Q: Transmission grinds, clunks, & whines on interstate

asked by on

I was driving on the interstate and I heard a noise like grinding metal. At first, I thought I had a flat tire, so I pulled over but couldn't find anything wrong with any of the tires. After entering back onto the highway, the sound returned. Not only the grinding noise, but there was a 2nd high-pitched whining sound coming from the transmission. That was followed by a clunking that kept occurring and then something blew! My car began to slow down even though I was trying to accelerate. I pulled to the edge of the highway and turned the car off. Then turned it back on again. When shifting from Park into Drive, it did so fluidly and also from Drive into Park. However, when I started trying to move forward, it started making that clunking noise about 2 times per second. No warning lights came on and I am fairly sure that the transmission fluid is in good shape. What is your diagnosis for all of this and what will fix it?

A: The driveshaft and final drive assembly nee...

The driveshaft and final drive assembly needs to be checked. This is possibly caused by a failed center driveshaft bearing. The rubber insulator can fail and cause this type of issue. The vehicle undercarriage and driveline will need to be inspected. A center bearing that comes apart while driving can be extremely dangerous so this issue should be checked out immediately. You may want to enlist the help of a mechanic, such as one from YourMechanic, who will have the tools and training to diagnose the grinding transmission noise and restore safe operation to your vehicle.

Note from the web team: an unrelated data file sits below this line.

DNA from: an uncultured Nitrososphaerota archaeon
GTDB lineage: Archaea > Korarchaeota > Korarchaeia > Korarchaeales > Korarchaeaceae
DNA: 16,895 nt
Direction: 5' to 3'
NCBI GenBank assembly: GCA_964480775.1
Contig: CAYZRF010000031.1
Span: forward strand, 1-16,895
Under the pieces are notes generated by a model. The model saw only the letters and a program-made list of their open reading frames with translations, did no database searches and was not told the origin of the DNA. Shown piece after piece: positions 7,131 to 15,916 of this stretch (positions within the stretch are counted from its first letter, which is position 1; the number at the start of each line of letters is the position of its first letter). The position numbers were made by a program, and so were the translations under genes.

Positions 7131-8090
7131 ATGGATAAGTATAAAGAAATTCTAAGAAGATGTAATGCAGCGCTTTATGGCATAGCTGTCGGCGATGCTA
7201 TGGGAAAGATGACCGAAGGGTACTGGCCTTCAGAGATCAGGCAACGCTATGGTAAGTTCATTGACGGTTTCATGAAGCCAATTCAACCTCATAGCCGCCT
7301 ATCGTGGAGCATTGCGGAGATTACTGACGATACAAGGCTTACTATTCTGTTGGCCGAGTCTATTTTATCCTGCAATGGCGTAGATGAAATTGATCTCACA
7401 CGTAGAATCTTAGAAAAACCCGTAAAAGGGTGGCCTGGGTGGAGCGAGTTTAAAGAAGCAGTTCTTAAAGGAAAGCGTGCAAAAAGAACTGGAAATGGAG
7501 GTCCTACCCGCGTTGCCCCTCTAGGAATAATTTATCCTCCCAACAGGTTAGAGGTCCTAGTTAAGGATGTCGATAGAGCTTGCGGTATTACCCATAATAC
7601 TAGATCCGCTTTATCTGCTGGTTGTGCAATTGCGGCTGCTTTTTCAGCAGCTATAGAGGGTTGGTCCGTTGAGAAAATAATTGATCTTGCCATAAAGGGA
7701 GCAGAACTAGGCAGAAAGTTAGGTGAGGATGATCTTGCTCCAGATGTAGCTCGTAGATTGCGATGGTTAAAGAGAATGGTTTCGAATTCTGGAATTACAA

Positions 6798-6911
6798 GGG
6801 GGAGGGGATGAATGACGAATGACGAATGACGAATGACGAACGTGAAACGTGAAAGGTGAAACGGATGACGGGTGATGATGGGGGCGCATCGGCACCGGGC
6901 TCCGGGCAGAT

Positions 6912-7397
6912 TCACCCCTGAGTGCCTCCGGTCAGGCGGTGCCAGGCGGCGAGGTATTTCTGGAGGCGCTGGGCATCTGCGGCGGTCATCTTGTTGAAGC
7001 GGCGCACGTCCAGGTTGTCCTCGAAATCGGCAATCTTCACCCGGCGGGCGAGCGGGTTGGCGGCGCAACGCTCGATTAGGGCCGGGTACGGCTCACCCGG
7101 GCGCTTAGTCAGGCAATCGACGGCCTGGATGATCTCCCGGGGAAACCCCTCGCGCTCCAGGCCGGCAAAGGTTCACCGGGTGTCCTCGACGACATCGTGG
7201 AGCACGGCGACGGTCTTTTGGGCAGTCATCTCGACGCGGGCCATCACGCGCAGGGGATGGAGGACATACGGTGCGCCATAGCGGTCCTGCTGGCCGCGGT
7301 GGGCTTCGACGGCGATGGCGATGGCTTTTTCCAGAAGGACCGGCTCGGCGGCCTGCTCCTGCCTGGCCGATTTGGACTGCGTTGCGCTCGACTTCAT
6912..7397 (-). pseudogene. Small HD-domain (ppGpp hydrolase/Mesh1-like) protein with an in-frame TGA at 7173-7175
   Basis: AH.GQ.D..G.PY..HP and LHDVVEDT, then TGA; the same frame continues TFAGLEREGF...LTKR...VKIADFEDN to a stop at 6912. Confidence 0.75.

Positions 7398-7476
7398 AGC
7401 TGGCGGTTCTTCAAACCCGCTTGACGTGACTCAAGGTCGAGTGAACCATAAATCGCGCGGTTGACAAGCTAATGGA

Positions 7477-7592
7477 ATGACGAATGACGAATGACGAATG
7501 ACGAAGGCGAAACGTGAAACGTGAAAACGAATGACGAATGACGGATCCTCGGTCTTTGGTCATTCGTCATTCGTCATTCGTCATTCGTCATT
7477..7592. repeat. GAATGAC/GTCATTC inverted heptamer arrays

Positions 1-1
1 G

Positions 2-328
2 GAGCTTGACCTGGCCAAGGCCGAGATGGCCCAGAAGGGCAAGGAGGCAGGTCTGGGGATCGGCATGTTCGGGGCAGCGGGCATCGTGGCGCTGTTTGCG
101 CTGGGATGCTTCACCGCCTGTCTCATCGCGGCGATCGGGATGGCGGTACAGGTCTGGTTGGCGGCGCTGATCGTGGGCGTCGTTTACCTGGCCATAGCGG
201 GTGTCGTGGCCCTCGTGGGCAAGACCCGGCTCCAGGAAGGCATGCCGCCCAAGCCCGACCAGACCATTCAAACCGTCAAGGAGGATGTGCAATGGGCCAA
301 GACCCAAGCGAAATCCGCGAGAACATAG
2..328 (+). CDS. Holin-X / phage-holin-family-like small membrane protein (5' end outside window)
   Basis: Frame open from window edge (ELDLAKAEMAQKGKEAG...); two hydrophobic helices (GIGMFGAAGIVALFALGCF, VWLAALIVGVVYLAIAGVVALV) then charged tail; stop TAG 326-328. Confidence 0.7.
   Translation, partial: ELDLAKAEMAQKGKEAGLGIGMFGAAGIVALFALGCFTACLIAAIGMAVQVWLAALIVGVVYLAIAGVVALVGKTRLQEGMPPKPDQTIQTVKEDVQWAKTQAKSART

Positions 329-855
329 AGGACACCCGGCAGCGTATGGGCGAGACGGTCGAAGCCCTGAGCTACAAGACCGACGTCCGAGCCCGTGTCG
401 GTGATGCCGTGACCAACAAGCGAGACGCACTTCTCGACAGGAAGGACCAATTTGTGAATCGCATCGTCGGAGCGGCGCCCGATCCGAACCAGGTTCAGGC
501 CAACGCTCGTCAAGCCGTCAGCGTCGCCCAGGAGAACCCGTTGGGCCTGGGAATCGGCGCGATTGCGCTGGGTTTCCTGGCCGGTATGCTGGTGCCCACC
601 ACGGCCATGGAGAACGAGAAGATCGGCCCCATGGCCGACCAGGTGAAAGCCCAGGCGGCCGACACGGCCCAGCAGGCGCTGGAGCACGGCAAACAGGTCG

Need advice from certified mechanic? Get help now!

Over 1000 mechanics are ready to answer your question.
The statements expressed above are only for informational purposes and should be independently verified. Please see our terms of service for more details

Ask a Mechanic
(100% Free)

Have a car question? Get free advice from our top-rated mechanics.

Ask A Mechanic
Over 10,000 questions answered!

Get an instant quote for your car

Our certified mechanics come to you ・Backed by 12-month, 12,000-mile guarantee・Save up to 30%

Get a quote

What others are asking

Q: Fans not coming on.

Hello. You engine should be equipped with a viscous fan for the cooling system. It uses heat from the radiator to engage the fan so that it spins with the engine, which pulls air through the radiator. Typically this fan...

Q: Gas pedal unresponsive, then suddenly jerks the car forward - 2015 Nissan Rogue

Hello. The new electronic throttle systems are very sensitive to a driver using two feet to drive and if you are still touching the brakes and trying to accelerate it will not let you. This programming is due to all...

Q: Shifting won't go into gear - 1973 Chevrolet C20

Check fluid level in the transmission. Did you correctly engage the front pump with the torque convertor, and filled the torque convertor with fluid before installing it? Let the truck idle 15 minutes or so, and check for Drive/Reverse after...

Related articles

Rules of the Road For Iowa Drivers
Driving on the roads requires knowledge of the rules, many of which are based on common sense and courtesy. However, even though you know the rules in...
How to Avoid Back Pain in a Car
If you have back problems, sitting in a car for an extended period of time can be excruciating. Even without back problems, you could experience discomfort and soreness from...
P2103 OBD-II Trouble Code: Throttle Actuator Control Motor Circuit High
P2103 means there is a fault with the throttle actuator control motor circuit, likely due to a defective electrical component or part.